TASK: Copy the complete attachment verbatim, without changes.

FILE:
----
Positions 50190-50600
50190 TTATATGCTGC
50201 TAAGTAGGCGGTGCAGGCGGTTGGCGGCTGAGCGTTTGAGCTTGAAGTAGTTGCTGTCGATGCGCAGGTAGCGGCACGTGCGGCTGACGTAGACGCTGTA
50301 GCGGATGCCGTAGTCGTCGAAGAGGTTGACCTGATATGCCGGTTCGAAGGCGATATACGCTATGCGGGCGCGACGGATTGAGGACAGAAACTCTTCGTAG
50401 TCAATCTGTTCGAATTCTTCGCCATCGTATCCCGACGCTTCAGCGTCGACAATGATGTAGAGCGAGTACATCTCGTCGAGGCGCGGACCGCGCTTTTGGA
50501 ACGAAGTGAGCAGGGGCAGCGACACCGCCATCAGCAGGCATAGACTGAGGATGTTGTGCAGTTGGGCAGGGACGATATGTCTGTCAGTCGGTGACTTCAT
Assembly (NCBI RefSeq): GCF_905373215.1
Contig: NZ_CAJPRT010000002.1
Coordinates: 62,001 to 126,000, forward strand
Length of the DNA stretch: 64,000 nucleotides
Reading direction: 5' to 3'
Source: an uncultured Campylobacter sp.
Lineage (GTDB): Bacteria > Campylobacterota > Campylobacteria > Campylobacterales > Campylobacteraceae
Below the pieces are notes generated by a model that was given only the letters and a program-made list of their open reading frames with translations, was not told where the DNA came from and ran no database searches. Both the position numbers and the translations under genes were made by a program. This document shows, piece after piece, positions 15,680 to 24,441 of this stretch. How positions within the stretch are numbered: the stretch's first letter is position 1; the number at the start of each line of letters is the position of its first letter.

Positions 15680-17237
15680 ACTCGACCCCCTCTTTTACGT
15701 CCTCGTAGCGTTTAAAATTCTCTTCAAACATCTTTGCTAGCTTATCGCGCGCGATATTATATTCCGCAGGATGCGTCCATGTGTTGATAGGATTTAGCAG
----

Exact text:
Positions 50190-50600
50190 TTATATGCTGC
50201 TAAGTAGGCGGTGCAGGCGGTTGGCGGCTGAGCGTTTGAGCTTGAAGTAGTTGCTGTCGATGCGCAGGTAGCGGCACGTGCGGCTGACGTAGACGCTGTA
50301 GCGGATGCCGTAGTCGTCGAAGAGGTTGACCTGATATGCCGGTTCGAAGGCGATATACGCTATGCGGGCGCGACGGATTGAGGACAGAAACTCTTCGTAG
50401 TCAATCTGTTCGAATTCTTCGCCATCGTATCCCGACGCTTCAGCGTCGACAATGATGTAGAGCGAGTACATCTCGTCGAGGCGCGGACCGCGCTTTTGGA
50501 ACGAAGTGAGCAGGGGCAGCGACACCGCCATCAGCAGGCATAGACTGAGGATGTTGTGCAGTTGGGCAGGGACGATATGTCTGTCAGTCGGTGACTTCAT
Assembly (NCBI RefSeq): GCF_905373215.1
Contig: NZ_CAJPRT010000002.1
Coordinates: 62,001 to 126,000, forward strand
Length of the DNA stretch: 64,000 nucleotides
Reading direction: 5' to 3'
Source: an uncultured Campylobacter sp.
Lineage (GTDB): Bacteria > Campylobacterota > Campylobacteria > Campylobacterales > Campylobacteraceae
Below the pieces are notes generated by a model that was given only the letters and a program-made list of their open reading frames with translations, was not told where the DNA came from and ran no database searches. Both the position numbers and the translations under genes were made by a program. This document shows, piece after piece, positions 15,680 to 24,441 of this stretch. How positions within the stretch are numbered: the stretch's first letter is position 1; the number at the start of each line of letters is the position of its first letter.

Positions 15680-17237
15680 ACTCGACCCCCTCTTTTACGT
15701 CCTCGTAGCGTTTAAAATTCTCTTCAAACATCTTTGCTAGCTTATCGCGCGCGATATTATATTCCGCAGGATGCGTCCATGTGTTGATAGGATTTAGCAG